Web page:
__Unit 1__

Motion in One Dimension - part 1: Velocity problems

__Unit 1__

__Reading__

BJU book: Read Ch. 3 "Motion in one dimension"

Apologia book: Read Ch. 1 "Motion in One Dimension" .

__Lecture outline:__

Velocity

- Velocity indicates how your location changes with time. It is distance divided by time, as in “miles per hour” or “meters per second”
- We write the formula as follows:

vavg = (x2 – x1) / (t2 – t1)

Acceleration

- Acceleration indicates how your
__velocity__changes with time. - Positive acceleration means "speeding up". Negative acceleration (i.e. deceleration) means "slowing down".
- We use units of "meters per second per second" or "meters per second squared".
- We write the formula as follows

aavg = (v2 – v1) / (t2 – t1)

The five (5) equations of motion

- These equations are simply derived from the two equations above. There is nothing magical about how they're derived. Your textbook gives the derivation if you want to look at it.
- You will use these 5 equations for the
__next several chapters__! Locate them in your book and mark the page; you will be referring to them over and over again.

Units:

- In Physics problems, you will encounter both metric units and U.S. units.
- Locate the conversion factors in your textbook and dog-ear the page for future reference.
__Meters__uses**"m"**.__Miles__uses**"mi"**. This is important.... so please adopt this spelling in your homework.

__Galileo's Inclined Plane lab, part 1__

- In this exercise we reproduce Galileo's famous inclined-plane experiment using a modern Vernier cart and track set at 3 different angles.
- After collecting the raw data from the 3 different scenarios, we plot distance vs. time and use a best-fit curve to calculate the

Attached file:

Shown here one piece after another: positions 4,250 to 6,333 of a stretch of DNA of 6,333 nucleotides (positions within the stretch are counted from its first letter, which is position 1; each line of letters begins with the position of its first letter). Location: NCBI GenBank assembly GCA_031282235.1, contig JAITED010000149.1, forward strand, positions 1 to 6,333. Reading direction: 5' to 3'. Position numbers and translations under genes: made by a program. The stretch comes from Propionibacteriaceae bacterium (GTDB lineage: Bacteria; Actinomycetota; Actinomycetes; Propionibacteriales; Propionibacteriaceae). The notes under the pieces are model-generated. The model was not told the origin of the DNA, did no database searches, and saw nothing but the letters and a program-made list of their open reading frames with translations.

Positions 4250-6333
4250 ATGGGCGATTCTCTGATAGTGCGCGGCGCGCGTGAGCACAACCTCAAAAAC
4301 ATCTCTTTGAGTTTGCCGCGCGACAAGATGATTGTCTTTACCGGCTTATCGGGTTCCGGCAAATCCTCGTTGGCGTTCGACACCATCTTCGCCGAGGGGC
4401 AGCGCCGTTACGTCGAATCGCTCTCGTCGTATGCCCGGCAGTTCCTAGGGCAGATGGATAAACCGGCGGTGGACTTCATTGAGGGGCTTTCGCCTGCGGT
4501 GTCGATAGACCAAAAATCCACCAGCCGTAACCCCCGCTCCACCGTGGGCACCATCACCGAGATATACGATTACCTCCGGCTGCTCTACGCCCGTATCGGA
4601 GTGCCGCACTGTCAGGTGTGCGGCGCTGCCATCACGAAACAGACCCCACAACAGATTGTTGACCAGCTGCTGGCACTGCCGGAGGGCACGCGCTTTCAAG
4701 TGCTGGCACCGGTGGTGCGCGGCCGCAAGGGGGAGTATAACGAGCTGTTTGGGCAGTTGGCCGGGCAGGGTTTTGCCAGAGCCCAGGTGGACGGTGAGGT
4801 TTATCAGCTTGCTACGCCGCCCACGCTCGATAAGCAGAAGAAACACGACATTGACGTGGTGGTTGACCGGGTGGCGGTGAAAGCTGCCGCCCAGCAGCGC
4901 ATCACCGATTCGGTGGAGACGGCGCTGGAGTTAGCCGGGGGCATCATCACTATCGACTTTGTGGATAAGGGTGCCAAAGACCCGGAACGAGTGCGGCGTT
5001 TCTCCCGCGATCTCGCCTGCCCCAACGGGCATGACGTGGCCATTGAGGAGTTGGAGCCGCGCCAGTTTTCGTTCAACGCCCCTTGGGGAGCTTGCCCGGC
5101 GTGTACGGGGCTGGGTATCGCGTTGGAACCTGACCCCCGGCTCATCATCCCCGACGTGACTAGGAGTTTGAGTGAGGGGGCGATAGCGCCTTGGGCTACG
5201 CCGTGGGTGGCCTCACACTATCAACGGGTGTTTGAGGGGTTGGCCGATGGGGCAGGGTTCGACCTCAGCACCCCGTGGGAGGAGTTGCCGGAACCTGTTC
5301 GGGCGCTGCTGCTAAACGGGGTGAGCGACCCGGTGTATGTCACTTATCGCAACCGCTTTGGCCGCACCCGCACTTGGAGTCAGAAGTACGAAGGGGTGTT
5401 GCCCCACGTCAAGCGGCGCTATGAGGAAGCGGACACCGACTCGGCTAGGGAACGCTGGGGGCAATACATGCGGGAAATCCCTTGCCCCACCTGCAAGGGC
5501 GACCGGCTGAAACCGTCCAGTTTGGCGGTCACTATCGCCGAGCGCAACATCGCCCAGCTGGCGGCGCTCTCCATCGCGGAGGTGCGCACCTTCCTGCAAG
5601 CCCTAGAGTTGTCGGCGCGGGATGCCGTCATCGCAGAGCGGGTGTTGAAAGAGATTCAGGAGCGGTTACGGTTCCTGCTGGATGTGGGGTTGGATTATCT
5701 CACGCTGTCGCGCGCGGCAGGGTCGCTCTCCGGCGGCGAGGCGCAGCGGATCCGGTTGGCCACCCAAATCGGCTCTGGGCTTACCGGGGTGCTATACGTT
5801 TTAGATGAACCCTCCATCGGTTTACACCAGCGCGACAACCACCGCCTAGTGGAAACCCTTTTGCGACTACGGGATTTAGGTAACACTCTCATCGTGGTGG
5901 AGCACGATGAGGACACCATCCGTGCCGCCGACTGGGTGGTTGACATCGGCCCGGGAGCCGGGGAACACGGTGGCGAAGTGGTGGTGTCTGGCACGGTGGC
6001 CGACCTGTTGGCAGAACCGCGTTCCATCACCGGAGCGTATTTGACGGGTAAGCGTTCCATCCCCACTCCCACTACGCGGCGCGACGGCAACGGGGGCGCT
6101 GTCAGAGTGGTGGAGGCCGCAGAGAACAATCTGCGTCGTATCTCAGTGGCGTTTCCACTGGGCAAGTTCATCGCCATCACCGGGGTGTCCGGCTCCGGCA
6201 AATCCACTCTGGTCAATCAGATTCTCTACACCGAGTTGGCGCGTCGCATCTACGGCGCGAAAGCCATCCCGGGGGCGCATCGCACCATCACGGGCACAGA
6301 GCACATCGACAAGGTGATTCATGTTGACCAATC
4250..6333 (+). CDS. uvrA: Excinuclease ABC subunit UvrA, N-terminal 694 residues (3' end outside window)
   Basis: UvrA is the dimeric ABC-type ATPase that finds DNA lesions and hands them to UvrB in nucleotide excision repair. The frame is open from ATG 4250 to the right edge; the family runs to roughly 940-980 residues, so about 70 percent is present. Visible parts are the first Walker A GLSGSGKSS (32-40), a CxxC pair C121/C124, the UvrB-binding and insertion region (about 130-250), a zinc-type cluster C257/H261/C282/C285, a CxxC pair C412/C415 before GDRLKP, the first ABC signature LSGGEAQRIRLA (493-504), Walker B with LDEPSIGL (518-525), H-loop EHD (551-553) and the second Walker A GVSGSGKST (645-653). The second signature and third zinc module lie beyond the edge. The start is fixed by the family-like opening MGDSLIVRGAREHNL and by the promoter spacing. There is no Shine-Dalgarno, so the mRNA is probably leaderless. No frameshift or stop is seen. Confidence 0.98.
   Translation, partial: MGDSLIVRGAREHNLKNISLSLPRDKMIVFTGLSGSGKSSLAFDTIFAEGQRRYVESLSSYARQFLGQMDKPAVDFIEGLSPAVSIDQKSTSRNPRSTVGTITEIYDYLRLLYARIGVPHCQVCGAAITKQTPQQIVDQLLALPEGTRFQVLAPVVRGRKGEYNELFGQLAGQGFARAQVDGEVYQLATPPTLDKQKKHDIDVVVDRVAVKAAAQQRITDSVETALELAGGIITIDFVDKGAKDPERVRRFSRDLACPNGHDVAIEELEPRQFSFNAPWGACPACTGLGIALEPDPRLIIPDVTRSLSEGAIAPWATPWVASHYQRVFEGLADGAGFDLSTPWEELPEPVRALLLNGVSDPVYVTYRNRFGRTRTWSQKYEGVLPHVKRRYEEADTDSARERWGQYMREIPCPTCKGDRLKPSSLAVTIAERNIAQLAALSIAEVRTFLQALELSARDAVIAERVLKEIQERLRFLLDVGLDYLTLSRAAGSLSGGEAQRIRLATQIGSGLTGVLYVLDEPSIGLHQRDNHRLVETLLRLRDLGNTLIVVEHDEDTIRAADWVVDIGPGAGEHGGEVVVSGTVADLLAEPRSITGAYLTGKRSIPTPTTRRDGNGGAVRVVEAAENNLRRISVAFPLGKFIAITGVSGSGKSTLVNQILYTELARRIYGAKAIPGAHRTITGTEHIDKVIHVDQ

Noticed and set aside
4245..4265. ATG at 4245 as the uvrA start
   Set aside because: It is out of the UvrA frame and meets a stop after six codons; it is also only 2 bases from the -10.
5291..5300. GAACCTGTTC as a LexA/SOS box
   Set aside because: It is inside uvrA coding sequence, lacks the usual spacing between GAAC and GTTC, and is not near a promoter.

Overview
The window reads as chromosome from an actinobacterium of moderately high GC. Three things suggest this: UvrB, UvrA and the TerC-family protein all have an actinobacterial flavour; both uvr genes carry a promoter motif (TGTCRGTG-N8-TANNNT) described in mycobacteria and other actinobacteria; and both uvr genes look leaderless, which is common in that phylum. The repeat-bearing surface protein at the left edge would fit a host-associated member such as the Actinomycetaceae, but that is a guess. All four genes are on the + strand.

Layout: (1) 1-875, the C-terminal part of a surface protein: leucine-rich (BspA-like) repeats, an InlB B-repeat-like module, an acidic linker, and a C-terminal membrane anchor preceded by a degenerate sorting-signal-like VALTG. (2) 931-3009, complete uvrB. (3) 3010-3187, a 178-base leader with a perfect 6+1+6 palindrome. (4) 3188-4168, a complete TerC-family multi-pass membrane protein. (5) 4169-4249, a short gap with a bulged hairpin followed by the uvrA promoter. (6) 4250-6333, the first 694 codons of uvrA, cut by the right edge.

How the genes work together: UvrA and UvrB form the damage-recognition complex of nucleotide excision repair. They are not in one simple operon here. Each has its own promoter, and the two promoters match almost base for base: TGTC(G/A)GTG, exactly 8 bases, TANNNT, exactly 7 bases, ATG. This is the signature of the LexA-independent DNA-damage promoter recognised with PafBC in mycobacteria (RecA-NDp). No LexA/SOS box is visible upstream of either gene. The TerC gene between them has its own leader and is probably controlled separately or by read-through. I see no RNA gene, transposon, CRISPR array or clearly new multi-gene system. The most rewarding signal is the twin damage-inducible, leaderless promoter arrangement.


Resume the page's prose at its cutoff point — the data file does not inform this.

of the moving cart at different points on the track, for each scenario.__velocity__ - Then, using this information, we calculate the average
of the cart down the track for each track angle.__acceleration__ - Finally, using the angle of the track we estimate 'g', the acceleration of gravity, and compare with the known value of 9.8 m/sec^2.
- This is exactly what Galileo did using a bronze ball and wooden track with a groove down the middle. Galileo, however, didn't have a movie camera with an electronic timer; his "clock" consisted of allowing water to drip into a container and then weighing the container!

__Requirement for part 1 of lab (see class email for due date):__

- Create a "distance-vs-time plot" of the raw data we gathered. You will have 3 plots, one for each ramp angle we used. See the prior-year example below for the required layout, but use this year's data! Suggestion: use circles for one, triangles for another, and squares or diamonds for the remaining plot.
- Label everything and make it look nice & professional.
__Bring this to the next class__, as we will continue working on it for 'part 2' of the lab.

_raw_data__galileo_ramp_experiment_9-7-17.pdf |

_distance_vs_time_plots__galileo_ramp_experiment_9-7-17.pdf |

Use this graph paper:

**http://www.printfreegraphpaper.com/gp/e-i-110.pdf**__Homework__

1._conversions_homework__problems.docx |

1._velocity___distance_homework__problems.docx |